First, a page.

Tobacco in History: The Cultures of Dependence

Tobacco in History: The Cultures of Dependence

Jordan Goodman

Language: English

Pages: 292

ISBN: 0415116694

Format: PDF / Kindle (mobi) / ePub


Jordan Goodman explores the historical transformation of tobacco from Amerindian shamanism to global capitalism, from the food of the spirits to the fatal epidemic, from the rough pipe and cigar to the modern-day cigarette. This scholarly and comprehensive survey combines up-to-date published work with primary research to provide a systematic way of understanding current debates from a historical perspective. Goodman draws on a wide range of disciplines to present a history that explores larger themes, such as colonialism, consumerism, medical discourse and multinational enterprise. The book reveals the complex web of dependence and relationships surrounding this controversial commodity.

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name of their makers: in eighteenth-century England there were at least 200 kinds of snuff commercially avail able (Brooks 1937:159). The precise recipes were jealously guarded either by the individual or more likely by snuff manufacturers themselves. One Bristol snuff manufacturer presenting evidence to a parliamentary committee of 1789 estimated that his recipes were worth more than £1000—this at a time when the capital costs of a typical tobacco manufacturer were less than a fifth of this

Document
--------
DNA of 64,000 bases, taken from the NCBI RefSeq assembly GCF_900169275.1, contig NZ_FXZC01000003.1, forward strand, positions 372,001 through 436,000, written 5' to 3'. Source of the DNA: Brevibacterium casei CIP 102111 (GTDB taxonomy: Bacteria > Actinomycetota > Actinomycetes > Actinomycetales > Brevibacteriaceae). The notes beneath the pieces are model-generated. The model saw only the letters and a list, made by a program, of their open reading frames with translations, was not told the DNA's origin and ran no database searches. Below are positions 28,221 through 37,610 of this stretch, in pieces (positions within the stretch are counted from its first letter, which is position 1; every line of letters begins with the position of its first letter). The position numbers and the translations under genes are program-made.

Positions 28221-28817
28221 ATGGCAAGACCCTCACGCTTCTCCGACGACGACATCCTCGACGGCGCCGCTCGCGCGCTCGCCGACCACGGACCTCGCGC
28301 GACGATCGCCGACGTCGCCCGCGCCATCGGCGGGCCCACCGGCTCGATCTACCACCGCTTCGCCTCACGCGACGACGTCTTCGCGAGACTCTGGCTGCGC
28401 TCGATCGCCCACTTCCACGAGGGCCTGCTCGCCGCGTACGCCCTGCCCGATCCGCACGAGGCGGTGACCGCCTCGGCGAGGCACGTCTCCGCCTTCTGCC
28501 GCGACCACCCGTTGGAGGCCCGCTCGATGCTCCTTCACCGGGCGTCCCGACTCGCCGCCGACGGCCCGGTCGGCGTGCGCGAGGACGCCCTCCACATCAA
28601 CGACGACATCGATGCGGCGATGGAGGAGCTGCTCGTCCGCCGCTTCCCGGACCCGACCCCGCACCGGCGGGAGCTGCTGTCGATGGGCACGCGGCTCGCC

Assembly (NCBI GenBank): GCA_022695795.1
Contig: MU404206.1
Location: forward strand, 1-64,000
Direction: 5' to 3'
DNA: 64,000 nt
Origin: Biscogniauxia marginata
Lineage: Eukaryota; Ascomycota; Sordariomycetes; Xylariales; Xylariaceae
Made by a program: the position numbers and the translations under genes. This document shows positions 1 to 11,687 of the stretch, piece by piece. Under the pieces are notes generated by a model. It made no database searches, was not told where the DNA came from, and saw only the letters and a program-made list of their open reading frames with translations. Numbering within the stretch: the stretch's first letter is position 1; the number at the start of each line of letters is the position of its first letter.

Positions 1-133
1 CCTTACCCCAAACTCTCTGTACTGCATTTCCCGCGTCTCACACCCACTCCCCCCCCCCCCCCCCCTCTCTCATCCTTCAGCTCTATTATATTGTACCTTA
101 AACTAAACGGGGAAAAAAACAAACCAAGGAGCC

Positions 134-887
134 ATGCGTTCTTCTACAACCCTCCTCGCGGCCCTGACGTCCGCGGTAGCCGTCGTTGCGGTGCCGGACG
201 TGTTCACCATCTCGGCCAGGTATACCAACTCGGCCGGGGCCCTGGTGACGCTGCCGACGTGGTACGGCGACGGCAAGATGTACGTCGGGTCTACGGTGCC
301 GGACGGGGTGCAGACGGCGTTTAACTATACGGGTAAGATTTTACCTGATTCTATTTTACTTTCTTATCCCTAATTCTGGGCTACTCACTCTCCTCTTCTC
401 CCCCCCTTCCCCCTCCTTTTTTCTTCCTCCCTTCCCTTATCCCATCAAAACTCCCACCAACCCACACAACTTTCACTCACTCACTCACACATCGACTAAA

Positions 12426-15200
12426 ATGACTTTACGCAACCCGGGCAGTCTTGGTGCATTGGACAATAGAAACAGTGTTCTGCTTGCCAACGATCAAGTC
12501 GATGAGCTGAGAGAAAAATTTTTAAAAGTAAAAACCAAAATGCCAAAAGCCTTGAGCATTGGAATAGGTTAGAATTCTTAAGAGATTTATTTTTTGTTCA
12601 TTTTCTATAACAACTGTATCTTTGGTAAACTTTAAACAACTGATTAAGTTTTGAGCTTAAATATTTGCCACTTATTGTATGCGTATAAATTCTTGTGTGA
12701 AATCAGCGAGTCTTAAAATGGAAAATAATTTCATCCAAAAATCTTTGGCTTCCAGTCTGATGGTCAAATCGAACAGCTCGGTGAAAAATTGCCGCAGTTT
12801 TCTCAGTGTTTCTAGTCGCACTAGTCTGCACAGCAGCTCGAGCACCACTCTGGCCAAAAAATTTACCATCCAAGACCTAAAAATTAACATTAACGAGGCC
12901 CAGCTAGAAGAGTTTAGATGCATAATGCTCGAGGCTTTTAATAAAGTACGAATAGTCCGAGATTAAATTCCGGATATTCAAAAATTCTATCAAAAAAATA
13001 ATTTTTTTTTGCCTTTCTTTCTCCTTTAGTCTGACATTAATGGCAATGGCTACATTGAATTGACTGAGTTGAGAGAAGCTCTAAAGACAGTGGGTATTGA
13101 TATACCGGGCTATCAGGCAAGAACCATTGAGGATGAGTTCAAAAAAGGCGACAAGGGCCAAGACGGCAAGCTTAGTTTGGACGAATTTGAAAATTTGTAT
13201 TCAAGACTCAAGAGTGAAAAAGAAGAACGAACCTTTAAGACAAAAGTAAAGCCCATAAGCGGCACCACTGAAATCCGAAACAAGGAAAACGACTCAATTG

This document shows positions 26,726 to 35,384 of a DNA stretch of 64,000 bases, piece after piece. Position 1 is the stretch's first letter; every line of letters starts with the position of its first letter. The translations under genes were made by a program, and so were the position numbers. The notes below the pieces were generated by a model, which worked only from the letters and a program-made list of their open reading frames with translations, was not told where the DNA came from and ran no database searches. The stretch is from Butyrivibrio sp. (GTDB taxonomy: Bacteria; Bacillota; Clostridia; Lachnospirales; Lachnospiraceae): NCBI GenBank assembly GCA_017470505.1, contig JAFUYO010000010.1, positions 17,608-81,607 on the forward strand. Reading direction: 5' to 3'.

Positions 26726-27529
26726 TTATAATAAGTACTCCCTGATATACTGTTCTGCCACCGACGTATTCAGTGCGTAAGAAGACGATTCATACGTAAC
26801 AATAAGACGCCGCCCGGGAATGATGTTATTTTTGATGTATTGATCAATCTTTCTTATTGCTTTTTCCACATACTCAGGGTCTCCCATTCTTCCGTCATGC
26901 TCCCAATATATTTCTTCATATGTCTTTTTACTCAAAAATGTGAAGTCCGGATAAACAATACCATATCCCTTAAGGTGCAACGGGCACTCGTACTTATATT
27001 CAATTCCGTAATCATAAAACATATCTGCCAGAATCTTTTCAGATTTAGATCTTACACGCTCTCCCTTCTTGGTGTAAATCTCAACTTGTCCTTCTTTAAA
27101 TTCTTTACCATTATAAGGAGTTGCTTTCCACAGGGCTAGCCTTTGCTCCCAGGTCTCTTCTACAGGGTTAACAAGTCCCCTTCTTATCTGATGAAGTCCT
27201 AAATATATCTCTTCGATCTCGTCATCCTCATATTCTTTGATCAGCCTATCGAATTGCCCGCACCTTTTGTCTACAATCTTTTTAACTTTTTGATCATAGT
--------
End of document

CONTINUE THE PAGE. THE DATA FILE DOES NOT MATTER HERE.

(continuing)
Brongers 1964:132–5). By the late eighteenth and early nineteenth century a brand name began to take prominence over the maker’s name, as evidenced by extant trade cards and wrappings of the period. Not surprisingly, manufacturers of snuff were the first to exploit this early form of marketing because manufacturers prided themselves on providing snuff of different scents and colours (Alford 1973:27–8). Branding was important in presenting an image for the consumer as well as providing

legislation in the latter, and a decisive shift towards the consumption of cigarettes as opposed to other forms of tobacco consumption in the former (Chapman and Wong 1990:23). While few developing countries have experienced a decline in cigarette consumption per capita, it has been the norm in much of the developed world since the 1970s with some interesting exceptions: Japan, Greece, Spain, Iceland and Korea have all seen their consumption rise, in several cases by a substantial amount

been sustained and promoted by a combination of state and mercantile interests; when, for instance, planters complained of extremely low prices because of overproduction and suggested a moratorium on planting, it was the Virginia merchants in London who successfully rejected the idea (Hemphill 1985:93–7; Olson 1983). Second, trade was severely constrained by the legislation of the period excluding nonBritish merchants from purchasing Chesapeake tobacco directly, forcing all Chesapeake tobacco,

and which was destined for the Portuguese market, was processed into smoking and, increasingly in the eighteenth century, into powdered tobacco (Nardi 1986). Brazilian tobacco was, as we have seen, in demand in Europe, Africa and Asia, supplied either directly from Bahia, or from Lisbon. There was also a strong, but quantitatively unknown, market for Brazilian tobacco in Amerindian communities in North America (von Gernet 1988:204–16, 221–39). Like their West African counterparts, eastern

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